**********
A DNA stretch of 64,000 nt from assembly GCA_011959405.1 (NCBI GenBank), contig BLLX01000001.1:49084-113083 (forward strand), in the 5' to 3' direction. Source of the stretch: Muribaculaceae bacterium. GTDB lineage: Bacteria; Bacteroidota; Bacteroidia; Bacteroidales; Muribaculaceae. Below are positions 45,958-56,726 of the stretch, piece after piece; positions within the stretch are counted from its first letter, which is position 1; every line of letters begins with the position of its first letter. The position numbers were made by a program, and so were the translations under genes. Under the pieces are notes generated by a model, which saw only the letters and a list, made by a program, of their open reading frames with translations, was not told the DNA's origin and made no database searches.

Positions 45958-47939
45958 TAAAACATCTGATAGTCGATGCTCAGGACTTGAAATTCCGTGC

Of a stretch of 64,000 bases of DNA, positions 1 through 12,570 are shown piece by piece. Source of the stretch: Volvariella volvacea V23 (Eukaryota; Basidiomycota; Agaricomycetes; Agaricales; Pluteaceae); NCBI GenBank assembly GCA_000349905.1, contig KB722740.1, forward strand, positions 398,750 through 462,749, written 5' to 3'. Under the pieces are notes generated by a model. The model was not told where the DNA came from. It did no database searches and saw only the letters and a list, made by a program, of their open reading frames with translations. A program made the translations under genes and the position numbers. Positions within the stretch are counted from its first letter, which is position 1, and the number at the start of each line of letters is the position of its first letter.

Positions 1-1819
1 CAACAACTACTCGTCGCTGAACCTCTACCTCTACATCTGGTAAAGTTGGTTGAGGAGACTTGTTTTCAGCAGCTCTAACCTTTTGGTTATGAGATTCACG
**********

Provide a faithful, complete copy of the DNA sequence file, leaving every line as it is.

A DNA stretch of 64,000 nt from assembly GCA_011959405.1 (NCBI GenBank), contig BLLX01000001.1:49084-113083 (forward strand), in the 5' to 3' direction. Source of the stretch: Muribaculaceae bacterium. GTDB lineage: Bacteria; Bacteroidota; Bacteroidia; Bacteroidales; Muribaculaceae. Below are positions 45,958-56,726 of the stretch, piece after piece; positions within the stretch are counted from its first letter, which is position 1; every line of letters begins with the position of its first letter. The position numbers were made by a program, and so were the translations under genes. Under the pieces are notes generated by a model, which saw only the letters and a list, made by a program, of their open reading frames with translations, was not told the DNA's origin and made no database searches.

Positions 45958-47939
45958 TAAAACATCTGATAGTCGATGCTCAGGACTTGAAATTCCGTGC

Of a stretch of 64,000 bases of DNA, positions 1 through 12,570 are shown piece by piece. Source of the stretch: Volvariella volvacea V23 (Eukaryota; Basidiomycota; Agaricomycetes; Agaricales; Pluteaceae); NCBI GenBank assembly GCA_000349905.1, contig KB722740.1, forward strand, positions 398,750 through 462,749, written 5' to 3'. Under the pieces are notes generated by a model. The model was not told where the DNA came from. It did no database searches and saw only the letters and a list, made by a program, of their open reading frames with translations. A program made the translations under genes and the position numbers. Positions within the stretch are counted from its first letter, which is position 1, and the number at the start of each line of letters is the position of its first letter.

Positions 1-1819
1 CAACAACTACTCGTCGCTGAACCTCTACCTCTACATCTGGTAAAGTTGGTTGAGGAGACTTGTTTTCAGCAGCTCTAACCTTTTGGTTATGAGATTCACG